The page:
Buckminsterfullerene

 

Buckminsterfullerene (IUPAC name (C60-Ih)[5,6]fullerene) is the smallest fullerene molecule in which no two pentagons share an edge (which can be destabilizing; see pentalene). It is also the most common in terms of natural occurrence, as it can often be found in soot.

Source

Type of fullerene with 60 atoms in the structure of a soccer ball (12 pentagons and 20 hexagons)

Source

A sphere of sixty carbon atoms, also called a buckyball. Named after the architect Buckminster Fuller, who is famous for the geodesic dome that buckyballs resemble.

Source

See fullerenes

Source

See Fullerenes. A broad term covering the variety of buckyballs and carbon nanotubes that exist. Named after the architect Buckminster Fuller, who is famous for the geodesic dome, which buckyballs resemble. [CMP]

Source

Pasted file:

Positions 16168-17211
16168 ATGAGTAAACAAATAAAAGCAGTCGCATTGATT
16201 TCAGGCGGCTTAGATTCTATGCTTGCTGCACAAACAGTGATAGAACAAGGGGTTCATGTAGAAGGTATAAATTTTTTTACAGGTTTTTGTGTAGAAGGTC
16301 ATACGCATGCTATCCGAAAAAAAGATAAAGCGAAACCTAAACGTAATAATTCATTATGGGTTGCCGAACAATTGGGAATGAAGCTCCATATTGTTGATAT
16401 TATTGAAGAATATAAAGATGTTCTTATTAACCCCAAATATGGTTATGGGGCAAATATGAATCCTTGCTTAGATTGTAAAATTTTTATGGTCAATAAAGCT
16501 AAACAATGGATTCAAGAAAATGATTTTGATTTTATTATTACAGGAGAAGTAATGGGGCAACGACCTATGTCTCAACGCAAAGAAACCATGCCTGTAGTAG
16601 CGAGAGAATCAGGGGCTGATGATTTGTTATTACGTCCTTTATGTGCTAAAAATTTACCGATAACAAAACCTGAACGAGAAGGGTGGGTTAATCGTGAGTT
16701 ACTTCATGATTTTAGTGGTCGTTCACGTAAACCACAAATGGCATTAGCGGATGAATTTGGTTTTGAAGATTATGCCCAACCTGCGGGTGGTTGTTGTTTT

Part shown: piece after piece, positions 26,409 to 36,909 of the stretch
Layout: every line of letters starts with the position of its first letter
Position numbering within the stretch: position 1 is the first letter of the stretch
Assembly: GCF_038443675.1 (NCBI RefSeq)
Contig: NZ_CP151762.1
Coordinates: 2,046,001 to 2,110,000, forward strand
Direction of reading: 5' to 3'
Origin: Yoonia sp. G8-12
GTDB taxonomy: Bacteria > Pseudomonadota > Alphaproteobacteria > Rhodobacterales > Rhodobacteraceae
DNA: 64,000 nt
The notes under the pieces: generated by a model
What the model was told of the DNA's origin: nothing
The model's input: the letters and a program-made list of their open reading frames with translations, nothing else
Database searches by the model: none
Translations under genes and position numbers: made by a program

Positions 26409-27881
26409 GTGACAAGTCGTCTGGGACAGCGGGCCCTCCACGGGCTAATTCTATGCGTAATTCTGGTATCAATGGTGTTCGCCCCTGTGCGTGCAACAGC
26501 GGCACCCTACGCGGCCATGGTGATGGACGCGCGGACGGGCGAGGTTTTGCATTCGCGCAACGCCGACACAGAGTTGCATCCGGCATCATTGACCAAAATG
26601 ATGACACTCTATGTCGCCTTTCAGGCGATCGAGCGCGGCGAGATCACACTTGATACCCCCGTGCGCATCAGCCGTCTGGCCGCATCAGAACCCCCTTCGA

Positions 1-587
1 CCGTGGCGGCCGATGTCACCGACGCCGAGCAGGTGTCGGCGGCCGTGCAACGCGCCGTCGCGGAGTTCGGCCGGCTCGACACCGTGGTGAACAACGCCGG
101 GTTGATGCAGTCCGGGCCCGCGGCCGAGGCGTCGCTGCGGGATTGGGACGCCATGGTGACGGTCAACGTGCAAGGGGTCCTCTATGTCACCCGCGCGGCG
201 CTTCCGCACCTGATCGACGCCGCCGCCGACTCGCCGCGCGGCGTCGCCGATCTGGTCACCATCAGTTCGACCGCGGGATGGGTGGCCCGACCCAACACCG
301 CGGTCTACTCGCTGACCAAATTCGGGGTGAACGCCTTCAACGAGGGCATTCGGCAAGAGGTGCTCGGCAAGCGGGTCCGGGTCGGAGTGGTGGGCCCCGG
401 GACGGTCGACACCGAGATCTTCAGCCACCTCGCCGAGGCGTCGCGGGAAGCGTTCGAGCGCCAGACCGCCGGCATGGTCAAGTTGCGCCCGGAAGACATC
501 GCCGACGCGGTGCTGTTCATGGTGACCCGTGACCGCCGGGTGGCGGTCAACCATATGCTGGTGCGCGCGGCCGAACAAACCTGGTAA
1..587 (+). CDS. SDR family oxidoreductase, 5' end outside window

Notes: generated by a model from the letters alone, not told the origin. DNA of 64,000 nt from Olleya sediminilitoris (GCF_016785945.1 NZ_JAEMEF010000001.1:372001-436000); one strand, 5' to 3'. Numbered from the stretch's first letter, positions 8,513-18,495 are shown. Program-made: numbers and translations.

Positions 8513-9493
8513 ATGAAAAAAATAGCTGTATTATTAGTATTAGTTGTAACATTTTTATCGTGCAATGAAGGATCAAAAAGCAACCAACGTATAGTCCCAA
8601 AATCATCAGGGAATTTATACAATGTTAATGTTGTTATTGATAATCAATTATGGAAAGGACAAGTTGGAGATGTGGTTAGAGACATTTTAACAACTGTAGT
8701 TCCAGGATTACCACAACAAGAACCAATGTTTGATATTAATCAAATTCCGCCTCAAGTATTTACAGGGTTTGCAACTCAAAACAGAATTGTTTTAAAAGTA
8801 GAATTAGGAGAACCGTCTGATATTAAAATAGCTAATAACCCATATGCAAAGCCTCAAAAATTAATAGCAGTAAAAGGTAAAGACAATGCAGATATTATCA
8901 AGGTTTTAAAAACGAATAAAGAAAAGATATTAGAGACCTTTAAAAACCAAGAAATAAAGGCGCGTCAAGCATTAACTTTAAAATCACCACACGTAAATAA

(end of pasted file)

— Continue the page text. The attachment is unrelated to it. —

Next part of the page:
A sphere of sixty carbon atoms, also called a buckyball. Named after the architect Buckminster Fuller, who is famous for the geodesic dome that buckyballs resemble.

Source

See Fullerenes. A broad term covering the variety of buckyballs and carbon nanotubes that exist. Named after the architect Buckminster Fuller, who is famous for the geodesic dome, which buckyballs resemble. [CMP]

Source

A fullerene with the chemical formula (C60).

Source

Probably the most famous of the fullerenes, it consists of 60 carbon atoms. Discovered in 1985 by Richard Smalley, Harold Kroto, and Robert Curl for which they won the 1996 Nobel Prize in chemistry. Named in honor of the architect Buckminster Fuller, who designed the geodesic structures that the fullerene resembles.

Source

 

 

 

 

 

 

 

 

 


___________________

Refer to this page:

Buckyball

Fullerene

___________________

Related Terms:

 

Note: If a company/institute/site doesn't want to present its own information in nanodic.com, it can sent one e-mail to info@nanodic.com.